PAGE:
In an exciting milestone for lunar scientists around the globe, India's Chandrayaan-3 lander touched down 375 miles (600 km) from the south pole of the moon on Aug. 23, 2023.
Was the freak 'medicane' storm that devastated Libya a glimpse of North Africa's future?
Around 15 years ago, I was on a European Space Agency (Esa) committee, looking at Esa's strategy for proposed forthcoming space missions. Under consideration was a mission to an asteroid. Over dinner, one of the committee members, an astrophysicist, quizzed me on why we needed to visit one of these objects.
S.African chickens hit by 'worst' bird flu outbreak
Storm Daniel landed on the Libyan coastal town of Toukrah in the early hours of September 10 and started moving east. Soon the wind was rising and heavy rain falling, forcing people to stay indoors. By afternoon the rain was clearly out of the ordinary.
The fall equinox is here. What does that mean?
South African poultry farmers have warned of possible chicken and egg shortages as they battle what the industry says is the worst bird flu outbreak ever to hit the country.
Theoretical study shows that Kerr black holes could amplify new physics
Fall is in the air—officially. The equinox arrives on Saturday, marking the start of the fall season for the Northern Hemisphere. But what does that actually mean? Here's what to know about how we split up the year using the Earth's orbit.
How the peach blossom jellyfish is spreading across North America
Black holes are regions in space characterized by extremely strong gravity, which prevents all matter and electromagnetic waves from escaping it. These fascinating cosmic bodies have been the focus of countless research studies, yet their intricate physical nuances are yet to be fully uncovered.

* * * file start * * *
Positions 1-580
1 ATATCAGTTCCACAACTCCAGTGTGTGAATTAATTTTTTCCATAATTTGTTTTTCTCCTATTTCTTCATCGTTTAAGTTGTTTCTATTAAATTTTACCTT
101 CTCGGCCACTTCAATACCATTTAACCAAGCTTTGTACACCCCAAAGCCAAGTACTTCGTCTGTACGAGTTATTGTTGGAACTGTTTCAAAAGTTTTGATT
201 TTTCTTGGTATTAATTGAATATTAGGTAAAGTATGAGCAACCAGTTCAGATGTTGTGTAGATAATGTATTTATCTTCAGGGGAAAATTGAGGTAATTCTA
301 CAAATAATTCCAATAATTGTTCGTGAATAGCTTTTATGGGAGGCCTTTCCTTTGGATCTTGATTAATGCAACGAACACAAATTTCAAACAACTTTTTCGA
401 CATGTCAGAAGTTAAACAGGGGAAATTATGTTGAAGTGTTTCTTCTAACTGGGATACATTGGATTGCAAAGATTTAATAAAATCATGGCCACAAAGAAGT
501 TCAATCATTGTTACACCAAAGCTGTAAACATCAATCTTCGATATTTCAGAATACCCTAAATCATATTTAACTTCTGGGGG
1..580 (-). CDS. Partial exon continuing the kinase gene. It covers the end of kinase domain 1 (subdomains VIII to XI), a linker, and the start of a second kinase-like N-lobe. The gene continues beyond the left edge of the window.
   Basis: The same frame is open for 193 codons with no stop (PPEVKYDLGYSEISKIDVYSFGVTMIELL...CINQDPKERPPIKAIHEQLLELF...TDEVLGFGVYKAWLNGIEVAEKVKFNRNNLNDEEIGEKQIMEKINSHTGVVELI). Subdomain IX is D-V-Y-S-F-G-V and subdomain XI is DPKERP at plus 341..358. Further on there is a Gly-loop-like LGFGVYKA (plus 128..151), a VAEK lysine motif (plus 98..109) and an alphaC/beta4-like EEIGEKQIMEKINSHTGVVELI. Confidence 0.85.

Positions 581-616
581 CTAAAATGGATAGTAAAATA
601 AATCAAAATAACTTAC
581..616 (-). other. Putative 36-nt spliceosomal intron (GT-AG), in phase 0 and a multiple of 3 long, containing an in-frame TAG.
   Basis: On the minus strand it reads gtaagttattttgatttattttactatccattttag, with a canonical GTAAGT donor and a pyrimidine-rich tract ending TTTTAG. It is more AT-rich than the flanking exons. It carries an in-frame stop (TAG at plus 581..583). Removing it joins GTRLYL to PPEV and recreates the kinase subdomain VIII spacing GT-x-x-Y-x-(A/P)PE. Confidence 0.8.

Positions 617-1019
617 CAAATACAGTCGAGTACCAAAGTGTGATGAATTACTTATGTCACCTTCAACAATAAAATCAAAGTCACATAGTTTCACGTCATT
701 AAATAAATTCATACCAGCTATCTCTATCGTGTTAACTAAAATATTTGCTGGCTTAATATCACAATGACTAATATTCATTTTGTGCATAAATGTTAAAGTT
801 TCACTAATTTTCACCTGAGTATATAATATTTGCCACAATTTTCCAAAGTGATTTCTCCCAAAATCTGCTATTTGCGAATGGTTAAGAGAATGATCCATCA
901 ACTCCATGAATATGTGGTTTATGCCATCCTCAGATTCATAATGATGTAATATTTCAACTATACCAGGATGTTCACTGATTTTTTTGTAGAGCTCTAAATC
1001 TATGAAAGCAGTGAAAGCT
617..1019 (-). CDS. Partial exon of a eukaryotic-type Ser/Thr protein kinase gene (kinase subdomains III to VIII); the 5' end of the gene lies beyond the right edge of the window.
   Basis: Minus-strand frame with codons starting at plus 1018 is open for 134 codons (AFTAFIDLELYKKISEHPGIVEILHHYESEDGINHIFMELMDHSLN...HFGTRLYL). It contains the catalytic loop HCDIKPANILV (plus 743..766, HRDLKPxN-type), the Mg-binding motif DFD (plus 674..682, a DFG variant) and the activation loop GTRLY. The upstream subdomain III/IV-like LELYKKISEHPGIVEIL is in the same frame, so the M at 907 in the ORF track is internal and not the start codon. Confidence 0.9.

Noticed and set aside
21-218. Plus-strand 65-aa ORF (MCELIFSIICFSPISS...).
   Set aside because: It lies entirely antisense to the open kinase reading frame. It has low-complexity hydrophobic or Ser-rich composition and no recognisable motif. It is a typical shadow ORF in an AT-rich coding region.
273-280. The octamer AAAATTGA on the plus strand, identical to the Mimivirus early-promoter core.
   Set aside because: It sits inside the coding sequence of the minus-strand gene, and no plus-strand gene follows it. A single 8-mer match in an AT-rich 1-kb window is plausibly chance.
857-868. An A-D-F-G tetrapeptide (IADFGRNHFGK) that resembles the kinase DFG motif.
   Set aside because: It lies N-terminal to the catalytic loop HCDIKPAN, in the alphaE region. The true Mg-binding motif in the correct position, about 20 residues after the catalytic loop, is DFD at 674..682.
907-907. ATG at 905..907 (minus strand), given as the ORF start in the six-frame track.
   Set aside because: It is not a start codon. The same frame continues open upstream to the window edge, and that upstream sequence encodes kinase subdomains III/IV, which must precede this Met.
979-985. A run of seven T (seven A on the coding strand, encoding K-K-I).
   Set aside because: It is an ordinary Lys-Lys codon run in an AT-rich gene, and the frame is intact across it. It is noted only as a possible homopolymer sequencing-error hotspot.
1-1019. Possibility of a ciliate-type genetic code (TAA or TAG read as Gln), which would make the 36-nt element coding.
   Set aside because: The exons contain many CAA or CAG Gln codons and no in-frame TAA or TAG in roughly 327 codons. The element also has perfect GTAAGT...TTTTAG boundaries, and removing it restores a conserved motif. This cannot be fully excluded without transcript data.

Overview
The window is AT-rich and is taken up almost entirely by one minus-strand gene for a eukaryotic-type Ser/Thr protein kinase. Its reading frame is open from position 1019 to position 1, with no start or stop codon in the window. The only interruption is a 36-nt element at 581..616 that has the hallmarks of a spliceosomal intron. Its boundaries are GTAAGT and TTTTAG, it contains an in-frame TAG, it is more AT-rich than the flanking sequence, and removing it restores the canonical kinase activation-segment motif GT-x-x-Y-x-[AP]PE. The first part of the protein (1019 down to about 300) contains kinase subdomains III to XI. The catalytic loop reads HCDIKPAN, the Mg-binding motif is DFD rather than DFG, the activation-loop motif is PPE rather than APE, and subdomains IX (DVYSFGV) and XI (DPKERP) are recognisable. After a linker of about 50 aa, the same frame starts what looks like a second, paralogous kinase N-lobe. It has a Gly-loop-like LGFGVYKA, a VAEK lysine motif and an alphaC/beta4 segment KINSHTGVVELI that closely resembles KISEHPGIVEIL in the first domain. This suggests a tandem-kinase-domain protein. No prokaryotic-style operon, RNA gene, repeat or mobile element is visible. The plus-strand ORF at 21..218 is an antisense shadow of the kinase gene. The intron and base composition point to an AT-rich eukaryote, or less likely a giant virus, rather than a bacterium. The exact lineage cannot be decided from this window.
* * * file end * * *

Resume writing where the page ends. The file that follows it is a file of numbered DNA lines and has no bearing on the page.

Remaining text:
Researchers: 'Nature positive' isn't just planting a few trees, it's actually stopping the damage we do
Invasive species are a real problem in Canada, and one species in particular, the freshwater jellyfish species of the genus Craspedacusta sowerbii—C. sowerbii, or the peach blossom jellyfish—are as widespread as they are also poorly understood.
Scientists believe exoplanet Gliese 367 b is probably a solid ball of metal
Have you heard the phrase "nature positive?" It's suddenly everywhere.
New Zealand probes mystery illness killing rare penguins
We can't understand nature without understanding its range. That's apparent in exoplanet science and in our theories of planetary formation. Nature's outliers and oddballs put pressure on our models and motivate scientists to dig deeper.
Gases from Philippine volcano sicken dozens of children, prompting school closures in nearby towns
A mystery illness is decimating the chicks of New Zealand's endangered yellow-eyed penguins, and scientists say they may have found the cause.
Exploring the relationship between thermalization dynamics and quantum criticality in lattice gauge theories
Smog containing gases from a restive Philippine volcano sickened dozens of students and prompted 25 towns and cities to shut their schools on Friday as a health precaution, officials said.
Unraveling the mysteries of glassy liquids
Researchers from the University of Science and Technology of China(USTC) of the Chinese Academy of Sciences (CAS) have developed an ultra-cold atom quantum simulator to study the relationship between the non-equilibrium thermalization process and quantum criticality in lattice gauge field theories. The research was led by Pan Jianwei and Yuan Zhensheng, in collaboration with Zhai Hui from Tsinghua...
Researchers reveal composition and regulatory mechanism of the nucleolar vacuole in C. elegans
Glass, despite its apparent transparency and rigidity, is a complex and intriguing material. When a liquid is cooled to form a glass, its dynamics slows down significantly, resulting in its unique properties.
A team led by Prof. Guang Shouhong and Prof. Feng Xuezhu from the University of Science and Technology (USTC) of the Chinese Academy of Sciences (CAS) revealed, for the first time, the composition and regulatory mechanism of the nuclear vacuole in C. elegans. The study was published in Cell Reports.